“On the back of these findings, we have kickstarted a project with Newcastle University to put in place a pilot project in the city which addresses the report’s recommendations.

“We look forward to working with the wider higher education sector to make change.”

Hillary Gyebi-Ababio, vice president higher education at the National Union of Students (NUS), said:

“For a long time, the experiences of students in student accommodation have been overlooked and disconnected from the broader university experience. This is particularly true for Black students, who often speak of high levels of racism in and at university, including in their accommodation.

“More needs to be done to support Black students across higher education. This is a good opportunity to look at how we can truly tackle racism at every level of the university experience.”

Nick Hillman, director of the Higher Education Policy Institute (HEPI), said:

“The impact of racism on the non-academic aspects of student life has been largely ignored to date. That is why this report is so vitally important. Where you live, who you live with and how safe you feel in your accommodation are crucial to student success.”

Professor David Richardson, vice-chancellor of the University of East Anglia and chair of Universities UK advisory group to tackle racial harassment in higher education, said:

“Everyone in the university community has the right to a safe and positive experience free from racism, however sadly we know there is still a long way to go to ensure this is the case.

“This report makes an important contribution to our understanding of the scale of the challenge, and it is deeply worrying to see the proportion of students who report being a victim of racism in their accommodation. It’s another reminder that we must keep collectively working on tackling racism throughout higher education.”

Full report is available to download here


For further information, please contact

Unite Students press office on 0117 4506300 or email



Notes to Editors

The research methodology

The research team adopted a mixed methodology, drawing on both qualitative and quantitative field research with students and accommodation staff. The research spanned both university halls and the breadth of the private purpose-built student accommodation sector, with the majority of respondents having lived in university halls.

All data points used in the report have been tested for statistical significance by the research team and are significant to the 95% confidence level or greater.

About Unite Students

Unite Students is the UK’s largest owner, manager and developer of purpose-built student accommodation (PBSA) serving the country’s world-leading higher education sector. We provide homes to 73,000 students across 173 properties in 25 leading university towns and cities. We currently partner with over 60 universities across the UK.

Our people are driven by a common purpose: to provide a ‘Home for Success’ for the students who live with us. Unite Students’ accommodation is safe and secure, high quality, and affordable. Students live predominantly in en-suite study bedrooms with rents covering all bills, insurance, 24-hour security and high-speed Wi-Fi. We also achieved a five-star British Safety Council rating in our last audit in 2020.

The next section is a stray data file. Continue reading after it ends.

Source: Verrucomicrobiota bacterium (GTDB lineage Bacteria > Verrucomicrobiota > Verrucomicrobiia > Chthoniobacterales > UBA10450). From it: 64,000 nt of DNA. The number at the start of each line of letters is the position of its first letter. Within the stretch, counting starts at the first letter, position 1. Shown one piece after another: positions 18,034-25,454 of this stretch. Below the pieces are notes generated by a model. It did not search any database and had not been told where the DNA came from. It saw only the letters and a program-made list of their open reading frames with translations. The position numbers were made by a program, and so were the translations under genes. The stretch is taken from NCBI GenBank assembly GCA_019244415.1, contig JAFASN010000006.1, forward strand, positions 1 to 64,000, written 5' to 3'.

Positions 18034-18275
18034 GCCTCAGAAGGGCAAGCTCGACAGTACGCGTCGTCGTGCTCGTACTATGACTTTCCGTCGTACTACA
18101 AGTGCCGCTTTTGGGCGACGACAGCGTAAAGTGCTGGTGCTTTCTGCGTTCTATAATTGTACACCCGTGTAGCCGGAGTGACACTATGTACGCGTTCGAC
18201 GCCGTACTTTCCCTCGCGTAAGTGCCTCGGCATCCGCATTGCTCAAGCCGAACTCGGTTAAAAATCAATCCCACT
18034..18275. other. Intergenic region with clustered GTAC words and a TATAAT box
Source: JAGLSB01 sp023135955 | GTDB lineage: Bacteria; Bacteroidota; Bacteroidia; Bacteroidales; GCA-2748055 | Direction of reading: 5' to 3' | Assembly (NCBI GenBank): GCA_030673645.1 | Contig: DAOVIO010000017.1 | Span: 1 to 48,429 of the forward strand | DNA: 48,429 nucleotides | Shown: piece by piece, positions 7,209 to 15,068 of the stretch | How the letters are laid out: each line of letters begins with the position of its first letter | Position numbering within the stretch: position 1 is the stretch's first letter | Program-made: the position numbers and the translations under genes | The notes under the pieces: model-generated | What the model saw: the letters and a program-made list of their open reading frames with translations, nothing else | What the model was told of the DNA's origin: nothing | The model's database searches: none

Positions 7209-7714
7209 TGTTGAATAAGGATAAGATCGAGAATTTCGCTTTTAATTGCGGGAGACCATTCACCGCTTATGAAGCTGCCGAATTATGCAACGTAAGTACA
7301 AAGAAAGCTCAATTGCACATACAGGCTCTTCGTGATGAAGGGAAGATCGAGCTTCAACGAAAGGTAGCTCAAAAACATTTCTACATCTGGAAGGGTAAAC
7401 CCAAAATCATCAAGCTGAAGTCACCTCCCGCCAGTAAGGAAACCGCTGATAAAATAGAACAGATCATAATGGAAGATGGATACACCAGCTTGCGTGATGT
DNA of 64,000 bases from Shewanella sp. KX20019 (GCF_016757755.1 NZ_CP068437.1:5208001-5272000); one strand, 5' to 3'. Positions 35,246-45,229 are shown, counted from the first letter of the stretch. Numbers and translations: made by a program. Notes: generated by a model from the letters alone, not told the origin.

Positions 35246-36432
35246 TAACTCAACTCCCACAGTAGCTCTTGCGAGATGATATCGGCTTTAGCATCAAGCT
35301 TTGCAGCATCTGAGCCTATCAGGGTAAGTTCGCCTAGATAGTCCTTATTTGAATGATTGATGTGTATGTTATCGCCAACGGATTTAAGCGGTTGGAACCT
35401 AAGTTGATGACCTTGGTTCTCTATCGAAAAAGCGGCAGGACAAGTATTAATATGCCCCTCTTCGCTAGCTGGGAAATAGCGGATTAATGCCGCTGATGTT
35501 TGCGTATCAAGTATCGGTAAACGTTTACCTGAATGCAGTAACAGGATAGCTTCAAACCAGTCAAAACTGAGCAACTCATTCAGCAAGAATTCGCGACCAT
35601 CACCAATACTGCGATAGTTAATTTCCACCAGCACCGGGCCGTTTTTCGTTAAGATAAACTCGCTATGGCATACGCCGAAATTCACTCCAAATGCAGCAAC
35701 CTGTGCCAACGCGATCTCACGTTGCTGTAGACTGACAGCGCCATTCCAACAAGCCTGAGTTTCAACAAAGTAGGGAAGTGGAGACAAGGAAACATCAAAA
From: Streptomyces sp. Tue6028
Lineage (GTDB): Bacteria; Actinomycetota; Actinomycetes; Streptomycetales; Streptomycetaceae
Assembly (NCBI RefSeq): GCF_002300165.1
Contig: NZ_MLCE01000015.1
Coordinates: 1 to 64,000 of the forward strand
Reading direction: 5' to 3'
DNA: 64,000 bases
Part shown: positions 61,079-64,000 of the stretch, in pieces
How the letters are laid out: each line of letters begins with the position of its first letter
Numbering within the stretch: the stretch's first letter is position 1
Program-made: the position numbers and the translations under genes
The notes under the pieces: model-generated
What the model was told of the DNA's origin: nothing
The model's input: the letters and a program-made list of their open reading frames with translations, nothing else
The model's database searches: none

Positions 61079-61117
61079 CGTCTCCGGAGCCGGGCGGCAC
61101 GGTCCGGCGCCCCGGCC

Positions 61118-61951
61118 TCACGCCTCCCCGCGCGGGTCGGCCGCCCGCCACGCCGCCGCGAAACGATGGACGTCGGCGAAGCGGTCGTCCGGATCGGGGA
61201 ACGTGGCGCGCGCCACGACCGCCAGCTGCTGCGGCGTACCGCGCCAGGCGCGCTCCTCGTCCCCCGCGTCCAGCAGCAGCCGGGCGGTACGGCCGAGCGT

We are committed to raising standards in the student accommodation sector for our customers, investors and employees. This is why our new Sustainability Strategy, launched in 2021, includes a commitment to become net zero carbon across our operations and developments by 2030.

Founded in 1991 in Bristol, the Unite Group is an award-winning Real Estate Investment Trust (REIT), listed on the London Stock Exchange. For more information, visit Unite Group’s corporate website or the Unite Students’ site

About Halpin Partnership

Halpin is a values-driven management consultancy that’s tailored to the unique needs of the higher education sector. Home to a community of senior-level HE experts spanning all areas of university leadership, they offer a wide range of services to support Strategy & Transformation, Governance & Policy and Fundraising.

Founded in 2017 by Joint CEOs Susie Hills and Shaun Horan, Halpin has already clocked up over 130 projects for more than 70 clients in the UK and Ireland. It is now home to over 70 Consulting Fellows and Senior Advisors who have been hand-picked for their depth of knowledge and experience, and regularly share their insight and sector commentary via the Halpin ‘Debate’ page.

Find out more about what Halpin does here.

About Universities UK

Universities UK is the collective voice of 140 universities in England, Scotland, Wales and Northern Ireland. Its mission is to create the conditions for UK universities to be the best in the world; maximising their positive impact locally, nationally and globally. Universities UK acts on behalf of universities, represented by their heads of institution.

Later this year Universities UK will be publishing further work as a follow-up to its guidance on addressing racial harassment, and on the ethnicity degree awarding gap. UUK plans to use this report to inform that work.